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by Archives October 28, 2008

Local News

Supreme Court sides with Concordia

An appeal by a former Concordia student over a judicial review of his expulsion from the school will not be heard by the Supreme Court. Ashaf Azar was expelled in 2004 after admitting to plagiarism to a Rights and Responsibilities tribunal. Azar challenged the expulsion in court saying his university-supplied advocate had given him bad advice. However the Quebec Superior Court sided with the university, a decision that was upheld by the Court of Appeal. Azar still has a $13.5 million civil suit pending against the university.

You can’t call them that anymore?

McGill chancellor Richard Pound apologized on Wednesday for remarks he made in August which angered Aboriginal groups. Pound, who also sits on the Vancouver Olympic committee, called Canada a “pays de sauvages,” prior to the arrival of Europeans. Some Aboriginals took issue with the comment, interpreting it as “land of savages.” But Pound maintains any offence was “unintentional,” maintaining the French term, which can also mean wild, is completely different then the English word “savage.” Telling the Canadian Press, “it’s fallen out of favour now and I probably should have been more alert to the change in vocabulary. It’s not derogatory.”

Liberals gain a seat

The federal Liberals have gained another seat in suburban Montreal after a recount on Friday. While the original count had given Bloc Québécois incumbent Marcel Lussier a 102-vote lead in the riding of Brossard-La Prairie, a recount conducted by a Quebec Superior Court judge showed Liberal candidate Alexandra Mendes won the riding by 69 votes. This gives the Liberals 77 seats in Parliament, the Bloc now has 49.

Worshipping the Habs for real

Starting this January the Université de Montréal will be offering a graduate theology course titled “The Religion of the Montreal Canadiens.” According to Olivier Bauer, the professor who will be teaching the class, it’s time “to finally address the question that nobody dares ask: whether the Montreal Canadiens are a religion.” All of the students in the course are training to become ministers or priests.

Pranks not so funny

A Montreal woman who made over 10,000 prank 911 calls will be sentenced in December after a Quebec Court judge rejected a joint sentencing recommendation of a nine-month suspended sentence. Justice Serge Boisvert said that Marie-Eve Dean, who pled guilty to making the calls between January 2006 and April 2007, is likely to do it again and needs therapy. Dean, who is pregnant, flipped off and swore at reporters as she left court.

International News

Financial crisis nevermore

Four more ravens will take up residence at the Tower of London, as a result of the global financial crisis. According to legend if the number of ravens at the tower drops below six, tragedy will strike the royal family and Britain will collapse. While the tower has traditionally kept one extra bird as a spare, Raven Master Derrick Coyle felt that with the credit crisis worsening it was better safe than sorry. “I believe in the curse. It was said that if the number ever fell below six, the Tower would fall and great harm would befall the nation. We certainly feel more secure now,” said Coyle.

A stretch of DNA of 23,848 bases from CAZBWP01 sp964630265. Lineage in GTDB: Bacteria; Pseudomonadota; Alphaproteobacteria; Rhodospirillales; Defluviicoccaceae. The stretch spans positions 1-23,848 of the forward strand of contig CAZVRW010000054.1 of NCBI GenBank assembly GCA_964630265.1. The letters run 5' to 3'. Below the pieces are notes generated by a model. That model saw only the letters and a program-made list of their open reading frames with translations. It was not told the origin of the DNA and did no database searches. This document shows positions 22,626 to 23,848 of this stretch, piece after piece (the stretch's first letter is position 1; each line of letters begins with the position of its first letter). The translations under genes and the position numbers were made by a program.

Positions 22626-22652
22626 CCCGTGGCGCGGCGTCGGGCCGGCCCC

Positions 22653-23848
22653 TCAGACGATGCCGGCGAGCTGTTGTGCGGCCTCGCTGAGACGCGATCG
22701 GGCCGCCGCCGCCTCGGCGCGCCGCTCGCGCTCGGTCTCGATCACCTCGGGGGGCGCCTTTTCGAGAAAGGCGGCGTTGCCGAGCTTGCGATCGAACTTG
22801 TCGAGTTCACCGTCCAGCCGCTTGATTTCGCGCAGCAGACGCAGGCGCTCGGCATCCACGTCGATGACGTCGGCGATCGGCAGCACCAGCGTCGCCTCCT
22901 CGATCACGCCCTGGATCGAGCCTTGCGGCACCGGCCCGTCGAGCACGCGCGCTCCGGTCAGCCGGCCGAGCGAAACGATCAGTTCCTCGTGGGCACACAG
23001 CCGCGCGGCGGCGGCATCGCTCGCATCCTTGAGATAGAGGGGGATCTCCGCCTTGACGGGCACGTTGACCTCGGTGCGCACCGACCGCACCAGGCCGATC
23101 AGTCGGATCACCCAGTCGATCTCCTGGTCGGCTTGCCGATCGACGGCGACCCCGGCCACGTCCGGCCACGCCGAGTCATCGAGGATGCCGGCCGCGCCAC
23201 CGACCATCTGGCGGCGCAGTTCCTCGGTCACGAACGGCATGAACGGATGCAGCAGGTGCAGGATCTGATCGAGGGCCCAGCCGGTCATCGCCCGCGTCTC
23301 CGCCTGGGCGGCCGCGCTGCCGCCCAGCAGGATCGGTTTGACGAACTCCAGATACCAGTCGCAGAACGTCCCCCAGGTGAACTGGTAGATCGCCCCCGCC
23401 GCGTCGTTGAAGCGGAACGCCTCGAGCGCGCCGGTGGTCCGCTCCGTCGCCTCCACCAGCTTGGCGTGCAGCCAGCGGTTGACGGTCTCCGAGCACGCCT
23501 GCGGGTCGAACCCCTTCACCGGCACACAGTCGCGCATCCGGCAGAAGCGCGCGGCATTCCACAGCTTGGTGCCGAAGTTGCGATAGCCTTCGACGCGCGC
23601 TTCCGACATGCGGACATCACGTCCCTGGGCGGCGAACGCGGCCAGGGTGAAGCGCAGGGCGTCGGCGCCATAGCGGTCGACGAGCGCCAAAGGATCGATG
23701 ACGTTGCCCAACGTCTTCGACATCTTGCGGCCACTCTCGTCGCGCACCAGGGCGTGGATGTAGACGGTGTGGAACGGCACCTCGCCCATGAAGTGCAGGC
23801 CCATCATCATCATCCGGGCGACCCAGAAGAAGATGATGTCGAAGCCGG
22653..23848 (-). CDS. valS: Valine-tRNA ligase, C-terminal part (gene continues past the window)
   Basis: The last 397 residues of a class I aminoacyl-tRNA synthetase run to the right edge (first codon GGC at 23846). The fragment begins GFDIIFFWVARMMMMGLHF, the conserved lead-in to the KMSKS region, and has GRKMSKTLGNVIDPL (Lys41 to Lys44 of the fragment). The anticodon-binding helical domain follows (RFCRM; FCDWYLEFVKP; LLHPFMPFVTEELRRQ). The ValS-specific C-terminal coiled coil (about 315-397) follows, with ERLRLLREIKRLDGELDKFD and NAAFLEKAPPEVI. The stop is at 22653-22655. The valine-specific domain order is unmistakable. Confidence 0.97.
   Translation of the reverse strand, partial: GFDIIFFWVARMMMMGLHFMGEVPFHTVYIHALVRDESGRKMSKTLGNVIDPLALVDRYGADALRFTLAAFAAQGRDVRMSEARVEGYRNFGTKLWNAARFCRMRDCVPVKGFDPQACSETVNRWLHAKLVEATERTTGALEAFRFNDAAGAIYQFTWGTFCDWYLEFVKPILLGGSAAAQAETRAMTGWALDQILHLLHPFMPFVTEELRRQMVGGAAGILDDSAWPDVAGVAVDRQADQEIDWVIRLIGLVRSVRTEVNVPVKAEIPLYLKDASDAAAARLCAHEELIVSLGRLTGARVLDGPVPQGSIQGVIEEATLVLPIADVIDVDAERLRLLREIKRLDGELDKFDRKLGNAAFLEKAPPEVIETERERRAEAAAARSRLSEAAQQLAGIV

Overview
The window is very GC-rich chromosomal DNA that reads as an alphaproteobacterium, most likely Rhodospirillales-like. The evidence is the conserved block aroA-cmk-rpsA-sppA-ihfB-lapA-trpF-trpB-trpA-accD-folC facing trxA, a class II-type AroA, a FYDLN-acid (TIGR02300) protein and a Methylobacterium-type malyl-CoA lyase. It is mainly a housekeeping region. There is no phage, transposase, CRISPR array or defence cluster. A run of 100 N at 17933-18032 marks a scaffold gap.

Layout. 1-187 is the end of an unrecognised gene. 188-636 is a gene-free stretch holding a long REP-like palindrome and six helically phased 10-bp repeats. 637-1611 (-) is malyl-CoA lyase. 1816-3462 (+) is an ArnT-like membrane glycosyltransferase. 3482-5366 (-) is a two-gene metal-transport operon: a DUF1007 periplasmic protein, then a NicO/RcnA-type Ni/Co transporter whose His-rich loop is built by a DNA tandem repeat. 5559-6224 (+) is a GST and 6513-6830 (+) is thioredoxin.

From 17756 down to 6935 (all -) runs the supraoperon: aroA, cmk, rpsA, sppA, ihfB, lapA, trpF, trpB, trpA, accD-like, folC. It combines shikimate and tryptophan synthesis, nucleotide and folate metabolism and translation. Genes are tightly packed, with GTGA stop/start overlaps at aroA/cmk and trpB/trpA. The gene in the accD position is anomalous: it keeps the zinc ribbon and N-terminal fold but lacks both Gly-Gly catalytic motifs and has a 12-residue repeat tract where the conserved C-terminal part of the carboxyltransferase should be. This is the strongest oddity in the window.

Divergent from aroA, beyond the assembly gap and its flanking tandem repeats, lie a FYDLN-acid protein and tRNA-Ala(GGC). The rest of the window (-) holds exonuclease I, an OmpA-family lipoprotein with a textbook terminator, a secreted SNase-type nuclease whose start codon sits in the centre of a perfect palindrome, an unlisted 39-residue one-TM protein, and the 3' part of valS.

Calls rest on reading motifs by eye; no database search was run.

Tourism is a beach

Beaches are disappearing throughout the Caribbean because thieves have stolen tons of sand. The stolen sand is used for construction, with much of it going to build hotels for tourists. But the rampant sand theft has caused environmental problems as the shrinking beaches provide less protection from wind, waves and flooding.

Drinking causes happiness

A new Australian study has found that people who have up to three drinks a day are happier than people who don’t drink at all. The study, conducted by insurance company Australian Unity found that 18 to 25 year-olds were happier no matter how many drinks they had. However the study showed middle-aged people had their feelings of wellbeing drop off after more than three drinks a day, however they still remained far higher than among those who never drank.

So who’s the national pimp?

Prince Phillip, the husband of Britain’s Queen Elizabeth, called tourism “national prostitution,” while on an official visit to Slovenia last week. Adding, “we don’t need any more tourists. They ruin cities.” The Prince is well known for his verbal gaffs, once warning a British student in China he would get “slitty eyes” and asking Australian Aborigines, “Do you still throw spears at each other?” A Buckingham palace spokesperson refused to comment, saying “we would never discuss anything Prince Philip might have said.”

A little more than shooting himself in the foot

A police officer in Pakistan shot himself in the chest after falling asleep on the job. Constable Rashid Mahmood was on duty at the front desk of the police headquarters in Lahore. As he slept his thumb set off the trigger of his rifle, firing six shots with three bullets hitting in the chest.

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